Back From the Dead

She was taken to the hospital and had no identification on hand. She reluctantly told law enforcement that she was Anastasia Romanov and proceeded to tell a detailed story about how she escaped the execution. She moved to the United States and took on the name Anna Anderson, but she continued to pretend she was Anastasia until she died in 1984.

Portrait of an old Anna Anderson.
Photo by Bettmann/Getty Images

It is generally believed that Anna Anderson was a mentally ill Polish factory worker, but her remarkable story became a topic of public fascination and the inspiration behind the movie Anastasia, released in 1956 and starring Ingrid Bergman. The rumors and lingering hope that some may have survived were put to rest in 2008 when all the Romanov remains were found.

The Soviets Are Hiding Something

After the Romanov family execution, Soviet officials were secretive when addressing the subject. Even after that fateful night, the Bolsheviks announced that Nicholas was dead, but Alexei and Alexandra were in a safe place. We now know that was a flat-out lie.

A view of the house where the Romanovs lived during their exile.
Photo by Bettmann/Getty Images

It wasn’t until 1926 when the deaths were officially confirmed. Even then, the Soviets wouldn’t take any responsibility for the murder. In 1938, Josef Stalin officially suppressed discussing the family’s fate, and in 1977, the Ipatiev House was demolished because the Soviets pronounced that it had “no historical value.”

Adding Fuel to the Curiosity

Ironically, the forced silence about the Romanov’s fate seemed to have opened up the discussion since it piqued curiosity. Royal imposters would continue to pop up through the decades pretending to be one of the Romanov children.

Portrait of Czar Nicholas II daughters sitting behind a small marble table.
Maria, Olga, Tatiana, Anastasia. Photo by Apic/Getty Images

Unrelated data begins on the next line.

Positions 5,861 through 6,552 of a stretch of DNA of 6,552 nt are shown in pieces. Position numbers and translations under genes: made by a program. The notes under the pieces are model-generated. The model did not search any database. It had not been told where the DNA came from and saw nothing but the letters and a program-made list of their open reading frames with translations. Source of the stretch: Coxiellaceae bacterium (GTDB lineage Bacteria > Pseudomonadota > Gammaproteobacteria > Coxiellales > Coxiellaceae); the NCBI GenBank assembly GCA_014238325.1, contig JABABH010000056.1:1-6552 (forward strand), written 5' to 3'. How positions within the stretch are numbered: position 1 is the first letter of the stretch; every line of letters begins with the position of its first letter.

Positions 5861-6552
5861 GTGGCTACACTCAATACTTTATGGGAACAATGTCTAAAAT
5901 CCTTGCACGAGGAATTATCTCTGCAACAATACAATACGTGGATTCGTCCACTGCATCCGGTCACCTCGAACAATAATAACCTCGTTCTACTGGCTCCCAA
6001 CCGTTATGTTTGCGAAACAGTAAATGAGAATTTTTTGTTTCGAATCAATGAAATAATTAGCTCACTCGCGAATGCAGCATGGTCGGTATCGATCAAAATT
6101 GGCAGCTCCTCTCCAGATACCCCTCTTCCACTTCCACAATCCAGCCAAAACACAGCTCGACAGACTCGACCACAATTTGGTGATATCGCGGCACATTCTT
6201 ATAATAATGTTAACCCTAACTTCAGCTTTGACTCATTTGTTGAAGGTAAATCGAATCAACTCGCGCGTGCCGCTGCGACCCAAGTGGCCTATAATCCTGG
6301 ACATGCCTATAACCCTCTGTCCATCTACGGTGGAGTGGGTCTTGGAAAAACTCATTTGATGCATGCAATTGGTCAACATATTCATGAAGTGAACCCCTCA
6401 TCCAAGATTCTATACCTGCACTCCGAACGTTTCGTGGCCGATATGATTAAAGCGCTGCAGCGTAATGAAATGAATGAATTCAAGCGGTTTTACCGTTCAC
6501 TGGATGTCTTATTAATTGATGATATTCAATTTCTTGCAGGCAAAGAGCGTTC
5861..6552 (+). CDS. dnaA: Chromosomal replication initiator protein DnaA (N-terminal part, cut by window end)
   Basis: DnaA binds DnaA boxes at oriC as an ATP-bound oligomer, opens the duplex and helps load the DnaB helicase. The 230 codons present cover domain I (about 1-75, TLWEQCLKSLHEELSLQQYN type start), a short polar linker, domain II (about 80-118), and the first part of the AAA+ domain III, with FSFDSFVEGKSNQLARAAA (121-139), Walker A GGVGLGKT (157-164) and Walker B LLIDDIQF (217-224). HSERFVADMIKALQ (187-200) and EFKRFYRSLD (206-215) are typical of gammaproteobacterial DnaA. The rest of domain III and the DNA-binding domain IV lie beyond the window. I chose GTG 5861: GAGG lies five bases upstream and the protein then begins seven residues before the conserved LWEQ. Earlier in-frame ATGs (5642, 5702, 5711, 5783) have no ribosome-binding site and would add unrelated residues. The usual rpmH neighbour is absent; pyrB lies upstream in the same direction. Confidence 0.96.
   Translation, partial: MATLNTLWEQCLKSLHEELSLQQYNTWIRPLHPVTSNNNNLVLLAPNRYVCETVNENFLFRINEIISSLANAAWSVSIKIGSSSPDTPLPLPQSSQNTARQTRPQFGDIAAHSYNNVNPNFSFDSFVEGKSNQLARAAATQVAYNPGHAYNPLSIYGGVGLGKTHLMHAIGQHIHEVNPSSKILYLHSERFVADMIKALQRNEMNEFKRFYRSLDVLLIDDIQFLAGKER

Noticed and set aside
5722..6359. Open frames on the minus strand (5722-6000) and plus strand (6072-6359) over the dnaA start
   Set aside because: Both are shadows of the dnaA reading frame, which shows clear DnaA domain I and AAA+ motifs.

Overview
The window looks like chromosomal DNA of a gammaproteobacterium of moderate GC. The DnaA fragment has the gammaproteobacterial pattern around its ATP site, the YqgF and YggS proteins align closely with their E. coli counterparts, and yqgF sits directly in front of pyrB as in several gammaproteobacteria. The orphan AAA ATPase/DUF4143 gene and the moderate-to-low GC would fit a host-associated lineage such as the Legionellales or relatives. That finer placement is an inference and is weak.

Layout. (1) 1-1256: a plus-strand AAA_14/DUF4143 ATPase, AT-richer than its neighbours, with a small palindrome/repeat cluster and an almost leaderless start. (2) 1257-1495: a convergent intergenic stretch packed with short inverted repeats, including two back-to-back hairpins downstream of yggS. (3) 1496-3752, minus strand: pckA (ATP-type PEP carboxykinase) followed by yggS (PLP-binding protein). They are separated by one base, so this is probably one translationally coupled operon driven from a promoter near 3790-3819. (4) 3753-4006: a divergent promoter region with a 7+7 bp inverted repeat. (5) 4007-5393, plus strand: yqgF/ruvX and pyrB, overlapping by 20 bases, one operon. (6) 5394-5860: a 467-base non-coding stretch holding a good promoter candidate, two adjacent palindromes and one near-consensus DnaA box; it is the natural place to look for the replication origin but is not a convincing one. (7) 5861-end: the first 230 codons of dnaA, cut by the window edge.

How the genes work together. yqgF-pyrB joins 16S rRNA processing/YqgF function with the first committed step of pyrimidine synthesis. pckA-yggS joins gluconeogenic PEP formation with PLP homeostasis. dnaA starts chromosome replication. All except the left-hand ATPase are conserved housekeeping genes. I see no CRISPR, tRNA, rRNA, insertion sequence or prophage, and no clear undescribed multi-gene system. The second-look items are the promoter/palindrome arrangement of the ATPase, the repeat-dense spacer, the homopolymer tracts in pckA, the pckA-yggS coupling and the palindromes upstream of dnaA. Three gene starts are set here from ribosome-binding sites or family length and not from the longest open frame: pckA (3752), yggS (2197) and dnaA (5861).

Every time a new imposter appeared, the story would recirculate, making it impossible for the mystery to die as the Soviets hoped. Instead, it has become a widely spread legend. In 1979, a few wanna-be sleuths found a bigger burial site near Yekaterinburg, but their findings were kept a secret until the downfall of the Soviet Union.

Reclaiming History

Russian scientists returned to Yekaterinburg to reclaim history in 1991. The remains of nine people were exhumed and were soon scientifically identified as Nicholas, Alexandra, Olga, Tatiana, Anastasia, and their four servants. In 2007, Alexei and Maria’s remains were discovered and identified using DNA analysis.

Scientist reconstructs the heads of the members of the Romanov Family.
Sergei Niktin. Photo by Wojtek Laski/Getty Images

Once all their bones were discovered, a healing process began where the horrors of their murders and their place in history would be remembered and acknowledged. The remains were finally put to rest in 1998 in St. Petersburg’s Sts. Peter and Paul Cathedral – the traditional burial spot for the tsars. In 2000, Nicholas, Alexandra, and their kids were sanctified by the Russian Orthodox Church as “passion-bearers.”

They Can Finally Rest in Peace

The Russian Orthodox Church established a monastery at Ganina Yama – the first disposal site for the bodies. In 2013, the magnificent Church on the Blood sanctified the spot where the Ipatiev House once stood, and it’s not a pilgrimage site.

Thousands of Russian Orthodox believers participate in a nighttime procession marking 100 years since The Romanovs execution.
Photo by VLAD LONSHAKOV/AFP/Getty Images

Sometimes, tight-knit families tend to cut themselves off from the rest of the world. When it comes to the Romanovs, their self-absorption made them oblivious to the danger surrounding them. But the only reason their confinement was bearable was that their love strengthened one another. The greatest mercy of their final moments and their horrific end was that they were all together.